At the same time, Hogan must provide a better retirement deal for teachers, especially high-quality instructors who deserve better. This includes moving new teachers and current instructors into a hybrid system that features a contribution plan to which teachers can contribute as much toward their retirement as they so choose (with a five percent match from districts) along with a smooth accrual defined-benefit element similar to an approach advocated by Josh McGee of the John and Laura Arnold Foundation and Marcus Winters of the Manhattan Institute in a report released last year.
For Hogan, the state’s teachers’ pension woes provide a rude awakening to the realities of governing. He will need to use this early period to rally support for addressing a pension crisis that will complicate the state’s long-term prospects.
There has been even more happening in New York State in the days since Dropout Nation analyzed the steps the American Federation of Teachers would take to help its three affiliates deal with the departure of scandal-tarred soon-to-be-former Assembly Speaker Sheldon Silver and oppose efforts by Gov. Andrew Cuomo and school reformers to continue transforming public education in the state.
On Wednesday, Assembly Labor Committee Chairman Carl Heastie, who was cited by your editor Tuesday night as a likely candidate to succeed Silver, formally announced his bid for the top legislative job. His candidacy was joined by that of Catherine Nolan, the Assembly Education Committee Chairman who, like Heastie, was originally part of the five-person committee charged by Silver to run things when he planned to temporarily step aside. Nolan is hoping that her fellow assembly members from Queens will ignore calls from the Democratic party machine there and give her a chance. But this isn’t likely to happen, especially after both the Queens Democratic machine and that in Brooklyn gave Heastie their support.
The support from Democrats in the Big Apple’s second-largest borough explains why longtime Assemblyman Joseph Lentol, who had announced his bid earlier today withdrew it hours later. Keith Wright, the assemblyman who recently chaired the Empire State’s Democratic Party, also backed off his bid for the job. The Harlem politico likely kiboshed his plans after getting Heastie’s backing to run for the congressional seat that will be vacated by the infamous Charles Rangel next year; after all, part of Rangel’s district extends into the Bronx, where Heastie and his ally, Borough President Ruben Diaz, have control of the Democratic machine.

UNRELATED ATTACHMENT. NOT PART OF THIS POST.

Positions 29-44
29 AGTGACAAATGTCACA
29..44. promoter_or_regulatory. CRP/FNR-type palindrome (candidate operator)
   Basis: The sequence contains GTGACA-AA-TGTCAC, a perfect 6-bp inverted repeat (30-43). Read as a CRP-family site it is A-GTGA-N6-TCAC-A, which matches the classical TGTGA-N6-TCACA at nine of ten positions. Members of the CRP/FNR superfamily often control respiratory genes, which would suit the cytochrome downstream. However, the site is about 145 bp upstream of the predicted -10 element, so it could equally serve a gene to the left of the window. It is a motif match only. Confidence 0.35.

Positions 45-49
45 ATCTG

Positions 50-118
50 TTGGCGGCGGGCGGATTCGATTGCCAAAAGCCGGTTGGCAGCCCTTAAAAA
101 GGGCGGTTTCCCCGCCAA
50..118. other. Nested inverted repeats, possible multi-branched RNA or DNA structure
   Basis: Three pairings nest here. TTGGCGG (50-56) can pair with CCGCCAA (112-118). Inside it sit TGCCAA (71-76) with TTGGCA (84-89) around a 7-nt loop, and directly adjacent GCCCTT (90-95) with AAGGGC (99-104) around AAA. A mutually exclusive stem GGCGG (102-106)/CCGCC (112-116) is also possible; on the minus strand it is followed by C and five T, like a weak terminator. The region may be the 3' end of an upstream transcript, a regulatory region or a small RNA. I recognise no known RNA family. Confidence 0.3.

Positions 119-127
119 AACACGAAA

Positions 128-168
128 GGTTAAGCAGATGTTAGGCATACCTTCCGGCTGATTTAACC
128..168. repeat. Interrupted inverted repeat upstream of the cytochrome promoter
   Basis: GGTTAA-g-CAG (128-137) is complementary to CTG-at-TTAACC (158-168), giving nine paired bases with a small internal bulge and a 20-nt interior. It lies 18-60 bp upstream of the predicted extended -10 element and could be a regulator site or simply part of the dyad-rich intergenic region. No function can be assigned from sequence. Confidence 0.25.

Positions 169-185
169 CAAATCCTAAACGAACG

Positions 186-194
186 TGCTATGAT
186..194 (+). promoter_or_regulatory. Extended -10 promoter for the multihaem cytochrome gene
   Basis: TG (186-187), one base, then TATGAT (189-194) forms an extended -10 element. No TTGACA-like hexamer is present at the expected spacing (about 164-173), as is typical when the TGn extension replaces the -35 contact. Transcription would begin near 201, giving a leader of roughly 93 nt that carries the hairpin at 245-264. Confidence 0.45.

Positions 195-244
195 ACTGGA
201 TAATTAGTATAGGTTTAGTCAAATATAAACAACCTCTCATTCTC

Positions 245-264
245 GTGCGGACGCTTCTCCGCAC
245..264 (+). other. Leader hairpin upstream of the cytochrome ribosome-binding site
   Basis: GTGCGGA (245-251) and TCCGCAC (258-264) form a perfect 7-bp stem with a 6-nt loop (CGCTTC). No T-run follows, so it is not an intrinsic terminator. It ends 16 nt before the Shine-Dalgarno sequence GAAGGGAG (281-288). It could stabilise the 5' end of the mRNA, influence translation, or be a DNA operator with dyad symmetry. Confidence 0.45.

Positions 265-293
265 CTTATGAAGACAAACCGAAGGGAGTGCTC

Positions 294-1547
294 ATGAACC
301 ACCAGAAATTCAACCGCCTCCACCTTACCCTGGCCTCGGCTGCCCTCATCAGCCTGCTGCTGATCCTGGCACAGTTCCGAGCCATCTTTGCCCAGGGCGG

As a result of these machinations, Heastie is considered to be the front-runner to succeed Silver. But it isn’t a fait accompli. For one, Nolan could still rally women among Assembly Democrats to her side, especially playing upon their desire to replace Silver with the first woman in the state to hold one of the two top jobs in the state legislature. There’s also Joseph Morelle, Silver’s top lieutenant as Majority Leader, who can still command upstate Democrats to his side. Then there’s Heastie’s own reputation for alleged political corruption. This includes amassing more than $25,000 in credit card expenses that haven’t been accounted for, as well as collecting $20,706 in per-diem expenses, the most of any assemblyman. Imagine what the Daily News and the New York Post will sniff up in the coming weeks before February 10, when Assembly Democrats formally vote on Silver’s replacement. [Update: Both the Albany Project and the aforementioned Post have dug up some dirt on Heastie, while the Daily News decried his ties to the various Democratic Party political machines that are trying to regain power in both Albany and the Big Apple after decades of government reforms.]
What could this mean for Gov. Andrew Cuomo’s school reform efforts and those of the movement? Who knows. As Dropout Nation noted on Tuesday, Heastie doesn’t have much of a record on reform issues; he is also heavily backed by private-sector unions, who are more-supportive of school reform than the American Federation of Teachers, its three affiliates in New York, and their public-sector union allies. There’s also the fact that Heastie’s main ally, Bronx Borough President Ruben Diaz and his father, a state senator, are both backers of charter schools. But Heastie could also end up being an obstacle to any reform effort just because the AFT and its three affiliates are big backers of Assembly Democrats; Heastie alone collected $27,670 from New York State United Teachers and New York State Public Employees Federation since successfully winning his assembly spot 14 years ago. Heastie may have to give a little to AFT, which means watering down some reforms Cuomo wants to put in place, and blocking any effort to make state test score growth data a larger component of the teacher evaluation system, the bane of the union’s existence.